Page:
nbc,

this is from the article you posted


it reminds me of when W told the CIA "Is that all you got? Joe public isn't going to buy it."


When will people admit this war did not have to be fought.

Saddam was contained and all threats and al-queda links were exaggerated or made up.

Thousands have died and thousands more will die.
100s of billions of our tax dollars will be spent
we are less safe because W actions make extremists’ claims seem legitimate.
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Old 04-19-2004, 06:55 PM   #82
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Originally posted by deep



nbc,

this is from the article you posted


it reminds me of when W told the CIA "Is that all you got? Joe public isn't going to buy it."


When will people admit this war did not have to be fought.

Saddam was contained and all threats and al-queda links were exaggerated or made up.

Thousands have died and thousands more will die.
100s of billions of our tax dollars will be spent
we are less safe because W actions make extremists’ claims seem legitimate.
It was not an exaggeration that Saddam had FAILED to VERIFIABLY disarm of all WMD! Thats a fact. Saddam had a 400,000 man military. Most the worlds energy supply lies within just miles of the Iraqi border with Kuwait and Saudi Arabia.

The USA and Coalition were spending 2 Billion dollars a year in the stationing of troops and attempts to maintain sanctions and a weapons embargo, but were failing to do so. Saddam was making 4 Billion dollars a year through smuggling and the black market.

Over 1.7 million people were killed by Saddam. Saddam invaded and attack 4 different countries unprovoked. Saddam used WMD more times than any leader in history and invested a higher ratio of his country's GDP on WMD than any country in history.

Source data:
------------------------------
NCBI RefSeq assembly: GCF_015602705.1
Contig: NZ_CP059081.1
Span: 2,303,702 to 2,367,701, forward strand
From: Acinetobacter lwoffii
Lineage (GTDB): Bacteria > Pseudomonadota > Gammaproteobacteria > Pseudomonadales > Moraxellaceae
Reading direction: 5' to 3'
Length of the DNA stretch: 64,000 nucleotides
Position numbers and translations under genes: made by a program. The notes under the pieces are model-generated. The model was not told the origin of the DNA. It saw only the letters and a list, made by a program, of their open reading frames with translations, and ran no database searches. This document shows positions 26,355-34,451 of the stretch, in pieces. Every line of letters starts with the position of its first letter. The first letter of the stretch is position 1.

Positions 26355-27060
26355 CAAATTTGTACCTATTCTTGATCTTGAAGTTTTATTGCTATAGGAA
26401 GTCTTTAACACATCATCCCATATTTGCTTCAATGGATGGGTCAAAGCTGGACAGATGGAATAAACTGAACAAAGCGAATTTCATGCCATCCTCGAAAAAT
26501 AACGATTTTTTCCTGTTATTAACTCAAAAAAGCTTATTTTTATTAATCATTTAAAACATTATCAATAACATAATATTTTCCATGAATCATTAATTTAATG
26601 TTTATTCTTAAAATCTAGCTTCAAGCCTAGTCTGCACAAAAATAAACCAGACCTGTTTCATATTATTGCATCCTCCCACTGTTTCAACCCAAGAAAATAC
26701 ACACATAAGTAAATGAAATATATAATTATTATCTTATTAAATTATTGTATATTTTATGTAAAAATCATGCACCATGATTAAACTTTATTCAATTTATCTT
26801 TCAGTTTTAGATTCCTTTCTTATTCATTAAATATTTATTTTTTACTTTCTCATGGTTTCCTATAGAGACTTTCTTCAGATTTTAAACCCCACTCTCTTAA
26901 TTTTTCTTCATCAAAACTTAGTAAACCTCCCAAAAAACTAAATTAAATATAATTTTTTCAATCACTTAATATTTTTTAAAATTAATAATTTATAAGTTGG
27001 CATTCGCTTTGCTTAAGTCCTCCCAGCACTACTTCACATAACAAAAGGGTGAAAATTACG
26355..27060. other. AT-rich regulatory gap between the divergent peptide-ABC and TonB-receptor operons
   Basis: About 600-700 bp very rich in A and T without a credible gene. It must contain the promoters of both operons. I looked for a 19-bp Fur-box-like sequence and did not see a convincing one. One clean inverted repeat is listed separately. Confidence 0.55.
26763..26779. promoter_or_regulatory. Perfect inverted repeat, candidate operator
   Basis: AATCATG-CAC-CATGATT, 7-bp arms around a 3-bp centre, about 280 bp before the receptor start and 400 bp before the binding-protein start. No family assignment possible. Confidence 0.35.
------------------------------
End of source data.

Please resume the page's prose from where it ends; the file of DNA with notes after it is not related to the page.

When will those that opposed this war start to recognize these facts and the difficulties and problems that made this war necessary after over a decade of other attempts failed to resolve the problem. What would be the cost to the planet and the people of Iraq if Saddam had continued in power considering what he had already done? A question far to often avoided by those that opposed the war.
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Old 06-30-2004, 01:19 AM   #83
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Doh! He realizes it now?
But, nevermind that all the intelligence was wrong; the US is hating around the globe, we've created more terrorists because
of the war, Iraq had nothing to do whatsoever with 9/11, there was no imminent threat posed to the US.
Al-Queda? They're in Iraq now, after the fact.
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Old 06-30-2004, 02:11 AM   #84
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All the intelligence was wrong was it, those 12 Sarin Shells must have been planted right and the Yellowcake and Banned Missiles must be make believe?

The Iraqi regime had links to Al Qaeda as well as other Islamist terrorist organisations, the post war situation demonstrates this as well as the intelligence that has been collected since.